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GARDENING : How You Can Make Tulips Show Their True Colors

October 07, 1995|JULIE BAWDEN DAVIS | SPECIAL TO THE TIMES

Few flowers announce the coming of spring more colorfully than eye-catching tulips. To get a good burst of these cup-shaped bloomers and other fall-planted bulbs next spring, now is the time for action. You can plant tulip bulbs until early January, but they should be bought now while the selection is best.

Although tulips are native to Holland, which has cold winters, it is possible to grow tulips in temperate Orange County. The secret is to chill the bulbs before planting them.

Without chilling, the flowers will be short and small, said Dan Davids of Davids and Royston Bulb Company Inc. in Gardena, which supplies bulbs to nurseries throughout Orange County.

Chilling tulip bulbs in the refrigerator mimics the cold nights found in cooler areas where tulips grow naturally.

Place the bulbs in a paper or plastic bag punched with holes and store them in the refrigerator for at least six weeks.

Don't place bulbs near apples; they give off ethylene gas, which causes bulbs to rot.

Plant the bulbs soon after removing them from the refrigerator; otherwise they tend to mold and will lose their strength.

Tulips bloom from March through May, depending on the variety. The tulip bloom is generally short-lived, so experts such as Davids recommend planting a combination of early, midseason and late varieties for a long season of color.

Staggering planting times of the same variety of tulips usually won't mean a longer display, said Davids, because each variety is bred to bloom at a specific time despite when it's planted.

Tulips and other bulb flowers do especially well in containers, according to the Netherlands Flower Bulb Information Center in New York. Yardless gardeners can place a colorful container of tulips in a sunny entryway or on a patio, deck or balcony.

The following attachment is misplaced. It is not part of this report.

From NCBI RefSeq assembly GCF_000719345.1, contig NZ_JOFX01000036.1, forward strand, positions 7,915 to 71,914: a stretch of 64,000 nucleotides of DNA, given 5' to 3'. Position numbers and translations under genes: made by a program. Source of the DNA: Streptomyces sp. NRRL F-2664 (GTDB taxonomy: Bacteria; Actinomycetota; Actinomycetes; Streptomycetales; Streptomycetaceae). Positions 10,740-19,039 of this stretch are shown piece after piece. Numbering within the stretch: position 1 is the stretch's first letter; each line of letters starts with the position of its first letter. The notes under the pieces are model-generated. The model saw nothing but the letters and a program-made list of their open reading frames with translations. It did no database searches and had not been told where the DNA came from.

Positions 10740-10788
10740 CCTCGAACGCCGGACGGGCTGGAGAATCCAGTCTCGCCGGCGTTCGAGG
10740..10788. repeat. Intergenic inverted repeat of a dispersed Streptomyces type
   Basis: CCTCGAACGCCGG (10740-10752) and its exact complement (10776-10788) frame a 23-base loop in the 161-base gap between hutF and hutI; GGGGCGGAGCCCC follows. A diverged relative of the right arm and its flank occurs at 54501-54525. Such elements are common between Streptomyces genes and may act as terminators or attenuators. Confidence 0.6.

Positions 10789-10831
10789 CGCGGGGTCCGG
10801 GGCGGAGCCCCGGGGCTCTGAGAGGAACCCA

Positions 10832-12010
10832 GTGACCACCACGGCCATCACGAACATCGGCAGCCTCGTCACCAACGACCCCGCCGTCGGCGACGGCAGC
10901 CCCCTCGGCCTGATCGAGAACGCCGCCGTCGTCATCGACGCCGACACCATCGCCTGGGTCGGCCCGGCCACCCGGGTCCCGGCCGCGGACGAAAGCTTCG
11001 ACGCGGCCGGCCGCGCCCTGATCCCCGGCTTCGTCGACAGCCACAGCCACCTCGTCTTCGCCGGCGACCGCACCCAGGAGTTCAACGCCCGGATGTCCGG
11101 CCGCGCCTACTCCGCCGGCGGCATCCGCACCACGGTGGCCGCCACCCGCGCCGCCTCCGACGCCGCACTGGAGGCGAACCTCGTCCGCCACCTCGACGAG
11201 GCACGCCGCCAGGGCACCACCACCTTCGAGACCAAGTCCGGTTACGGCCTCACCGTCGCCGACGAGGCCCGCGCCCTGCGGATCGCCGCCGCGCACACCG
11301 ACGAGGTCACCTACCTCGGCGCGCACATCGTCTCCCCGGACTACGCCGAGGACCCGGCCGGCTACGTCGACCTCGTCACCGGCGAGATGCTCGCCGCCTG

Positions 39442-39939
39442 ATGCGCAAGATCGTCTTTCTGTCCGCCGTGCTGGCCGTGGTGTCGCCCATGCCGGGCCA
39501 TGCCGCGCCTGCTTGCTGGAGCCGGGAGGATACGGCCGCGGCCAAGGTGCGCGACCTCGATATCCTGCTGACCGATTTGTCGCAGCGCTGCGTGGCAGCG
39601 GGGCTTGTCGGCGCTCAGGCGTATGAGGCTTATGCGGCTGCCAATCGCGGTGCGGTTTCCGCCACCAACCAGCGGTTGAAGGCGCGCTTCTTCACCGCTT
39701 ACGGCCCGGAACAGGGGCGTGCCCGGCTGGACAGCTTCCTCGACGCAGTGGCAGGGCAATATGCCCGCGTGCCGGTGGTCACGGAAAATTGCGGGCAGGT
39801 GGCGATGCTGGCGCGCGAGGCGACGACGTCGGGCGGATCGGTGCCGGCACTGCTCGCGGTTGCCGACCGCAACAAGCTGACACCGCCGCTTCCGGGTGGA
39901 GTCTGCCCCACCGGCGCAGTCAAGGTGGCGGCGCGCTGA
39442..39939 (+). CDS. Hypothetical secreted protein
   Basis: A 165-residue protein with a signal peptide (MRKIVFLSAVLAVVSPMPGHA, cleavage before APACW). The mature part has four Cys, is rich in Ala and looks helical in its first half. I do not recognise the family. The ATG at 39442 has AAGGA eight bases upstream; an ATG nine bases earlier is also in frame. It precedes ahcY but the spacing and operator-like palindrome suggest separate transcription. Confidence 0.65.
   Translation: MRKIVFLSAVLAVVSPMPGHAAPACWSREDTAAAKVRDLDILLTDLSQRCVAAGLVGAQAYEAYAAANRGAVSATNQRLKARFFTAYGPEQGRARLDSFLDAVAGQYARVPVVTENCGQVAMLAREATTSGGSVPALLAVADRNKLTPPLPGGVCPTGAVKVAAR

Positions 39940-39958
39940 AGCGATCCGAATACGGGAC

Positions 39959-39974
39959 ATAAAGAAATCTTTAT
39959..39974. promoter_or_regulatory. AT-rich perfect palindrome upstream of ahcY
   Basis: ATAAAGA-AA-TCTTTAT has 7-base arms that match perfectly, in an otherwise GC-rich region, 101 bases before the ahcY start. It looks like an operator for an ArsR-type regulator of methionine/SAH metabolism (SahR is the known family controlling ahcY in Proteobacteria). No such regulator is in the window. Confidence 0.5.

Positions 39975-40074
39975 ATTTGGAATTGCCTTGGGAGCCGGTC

It's possible to plant many tulips in a container. Every year, Davids fills several 16-inch terra-cotta pots with 40 to 50 tulip bulbs each. Or you can fill a small container with a handful of tulip bulbs. You also can combine bulb types in pots and cover the bulbs with annuals after planting.

To successfully plant and grow tulips, keep the following suggestions in mind.

* Provide excellent drainage. Like other bulbs, tulips can't swim. It's important that they aren't water-logged and don't have to struggle through compacted earth.

* Before planting bulbs, generously amend soil with compost. Bone meal or a pre-plant fertilizer made for bulbs should also be added as directed. If soil is heavy clay, adding gypsum is suggested.

* In the ground, plant tulip bulbs about five to six inches deep and five inches apart, with the pointy ends facing up.

* Plant tulips in a natural fashion, rather than in a straight line, by scattering the bulbs and planting them where they land.

* Tulip bulbs can be planted shallower and closer together in containers. In a pot, they can be planted just an inch deep and can touch each other. For the best container displays, Davids suggested planting tulip bulbs so their flat sides face the outside of the pot. This will create an outward explosion of flowers.

* Plant bulbs against the outside of the pot and move inward until you hit the center.

* Because of our mild winters, tulips rarely come back more than a year or two. Although some experts suggest digging the bulbs up and re-chilling them, Davids said this generally doesn't work well. He recommends buying and chilling new bulbs each season.

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